“Lady of the Manor” possesses the potential for a high-spirited comedy but tumbles in the execution.

Comedy is one of the most subjective forms of art. What one viewer finds to be right up their alley might completely turn another viewer off. When a film plays around with a blend of comedy subgenres, it is even more difficult to maintain an effective through-line of humor. Despite its good intentions and relatively lighthearted disposition, Lady of the Manor, co-directed by brothers Justin and Christian Long, falls prey to a multitude of clichés and unfunny punchlines.

This film has elements of the buddy-comedy, the fish-out-of-water comedy, and a supernatural undercurrent to boot. The fish-out-of-water in question is Hannah (Melanie Lynskey), a woman who is described in the official synopsis as a “stoner-slacker,” which is a fairly accurate summary of her character on a macro level. Most of her time throughout the day is spent sitting on the couch, drinking, smoking, and watching true crime documentaries. As it tends to go in these types of stories, Hannah stumbles into a situation that is far out of her depth. She finds a job role-playing as the late Lady Wadsworth on tours of the historic Wadsworth Manor in Savannah, Georgia. This is also where the paranormal aspects of the film come into play, as the ghostly yet benevolent apparition of Lady Wadsworth herself (Judy Greer) suddenly appears to Hannah. Lady Wadsworth seeks to show Hannah the ropes of how to be truly “ladylike,” at least in the 19th century Southern housewife kind of way. (There is a shroud of mystery around the circumstances of Lady Wadsworth’s death. She did in fact die in that very house, which explains her spirit’s presence in this case). On the other hand, Hannah reacts to Lady Wadsworth’s criticisms of her personality by making efforts to explain the cultural progression of women in the past 200 years or so. A lot has changed in the world since Lady Wadsworth died.

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L-R: Judy Greer as Lady Wadsworth and Melanie Lynskey as Hannah in the comedy film, LADY OF THE MANOR, a Lionsgate release. Photo courtesy of Lionsgate.

Lady of the Manor is indeed a very female-centric story as it aims to be a relatable depiction of the evolution of the standards and gender stereotypes applied to women over the generations. These are very significant topics to explore, and narratives with these motifs are an essential component of our landscape in art. Unfortunately, the manner of the storytelling in this film is particularly juvenile and unsophisticated. Even though it looks like this was a deliberate decision from the filmmakers, it never gains any traction as the story unfolds. Full disclosure, I am indeed a male reviewing this film, and female viewers may have a vastly different experience in their reception of Lady of the Manor. Still, my issues here go far beyond my inability to directly relate to the characterizations of women. The conglomeration of various comedic styles ultimately feels like humor that could have been derived from discussions in a middle school cafeteria. Again, subjectivity will play a huge role in each audience member’s reaction here, but simply put, I found very little in this film to be funny. Even the conversational dialogue amongst the characters is written to be unnecessarily explicit, as if there was a quota for F-bombs that had to be met, even if they had to go well out of their way to write them into the script. This film could have easily been a PG-13 comedy to be enjoyed by families, but the content stretches too far into R-rated territory for me to comfortably recommend as a family movie night feature presentation.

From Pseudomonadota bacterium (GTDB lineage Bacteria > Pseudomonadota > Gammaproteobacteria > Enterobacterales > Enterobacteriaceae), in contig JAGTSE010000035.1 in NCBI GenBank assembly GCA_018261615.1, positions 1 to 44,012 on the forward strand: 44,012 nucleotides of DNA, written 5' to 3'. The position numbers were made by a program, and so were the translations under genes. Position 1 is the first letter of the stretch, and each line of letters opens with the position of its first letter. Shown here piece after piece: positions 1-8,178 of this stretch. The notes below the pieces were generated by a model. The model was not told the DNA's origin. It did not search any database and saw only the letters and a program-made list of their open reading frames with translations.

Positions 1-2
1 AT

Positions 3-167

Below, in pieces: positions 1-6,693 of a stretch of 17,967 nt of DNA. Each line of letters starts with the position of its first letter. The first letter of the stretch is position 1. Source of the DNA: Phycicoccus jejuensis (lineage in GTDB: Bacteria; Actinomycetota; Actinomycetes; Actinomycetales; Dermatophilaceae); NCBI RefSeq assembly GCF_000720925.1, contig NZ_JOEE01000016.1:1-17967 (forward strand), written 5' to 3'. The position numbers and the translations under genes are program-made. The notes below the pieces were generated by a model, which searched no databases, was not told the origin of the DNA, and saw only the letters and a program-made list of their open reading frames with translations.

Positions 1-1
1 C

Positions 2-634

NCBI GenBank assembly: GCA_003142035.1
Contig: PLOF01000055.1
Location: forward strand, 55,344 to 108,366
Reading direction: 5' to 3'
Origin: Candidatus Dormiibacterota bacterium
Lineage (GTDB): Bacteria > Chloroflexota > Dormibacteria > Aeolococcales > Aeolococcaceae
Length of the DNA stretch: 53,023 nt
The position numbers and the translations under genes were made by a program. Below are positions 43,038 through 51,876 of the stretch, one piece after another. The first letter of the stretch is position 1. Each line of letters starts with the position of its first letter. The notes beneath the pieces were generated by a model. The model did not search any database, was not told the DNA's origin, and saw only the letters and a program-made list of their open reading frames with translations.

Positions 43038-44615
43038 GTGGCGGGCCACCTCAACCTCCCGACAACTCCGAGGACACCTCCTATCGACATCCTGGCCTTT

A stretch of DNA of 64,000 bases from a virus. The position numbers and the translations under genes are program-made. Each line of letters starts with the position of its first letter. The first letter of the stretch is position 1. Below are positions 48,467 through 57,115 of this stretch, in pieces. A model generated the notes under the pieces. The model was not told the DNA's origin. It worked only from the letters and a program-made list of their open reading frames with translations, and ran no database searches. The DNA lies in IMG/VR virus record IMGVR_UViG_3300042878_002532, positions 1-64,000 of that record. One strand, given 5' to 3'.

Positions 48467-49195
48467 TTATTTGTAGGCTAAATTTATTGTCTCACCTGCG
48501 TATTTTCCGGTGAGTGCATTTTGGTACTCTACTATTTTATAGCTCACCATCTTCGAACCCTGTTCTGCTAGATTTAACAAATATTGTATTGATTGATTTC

Thankfully, the leading duo of Melanie Lynskey and Judy Greer have solid on-screen chemistry. They both looked to be having fun acting together, and the arcs of their respective characters are complementary to each other and supplementary to the thematic storytelling in general. Their performances are the glue that (somewhat) hold the pieces of Lady of the Manor in place, although a lot of other problems in the film are working against them. The production and costume design are also highlights. The environment of the eponymous manor is a fascinating backdrop in terms of visual elements and commentary on the generational divide between Hannah and Lady Wadsworth. Additionally, there are a handful of familiar faces, including Luis Guzmàn, that pop up in the supporting cast. While the role of Guzmán’s bartender character is little more than a glorified cameo, it is always a delight to see a talent of his status grace the screen in anything you happen to be watching.

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L-R: Judy Greer as Lady Wadsworth and Melanie Lynskey as Hannah in the comedy film, LADY OF THE MANOR, a Lionsgate release. Photo courtesy of Lionsgate.

In a sense, these positive aspects of the film made the viewing experience even more frustrating. There is a lot of talent in front of the camera, and the technical direction from Justin and Christian Long is fairly competent. The glimpses of potential are there, and if you are able to tune out all the annoyances, then you may even find yourself enjoying portions of the film Yet, what does that say about the overall product? If it is meant to be a comedy first and foremost, but the comedy itself is the weakest link, then something is fundamentally wrong with the film. I take no pleasure in saying that, but that is essentially where Lady of the Manor lands.

In select theaters, on VOD, and Apple TV September 17th, 2021.
Available on Blu-ray and DVD September 21st, 2021.

Final Score: 2.5 out of 5.

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Categories: Home Video, In Theaters, Reviews, streaming

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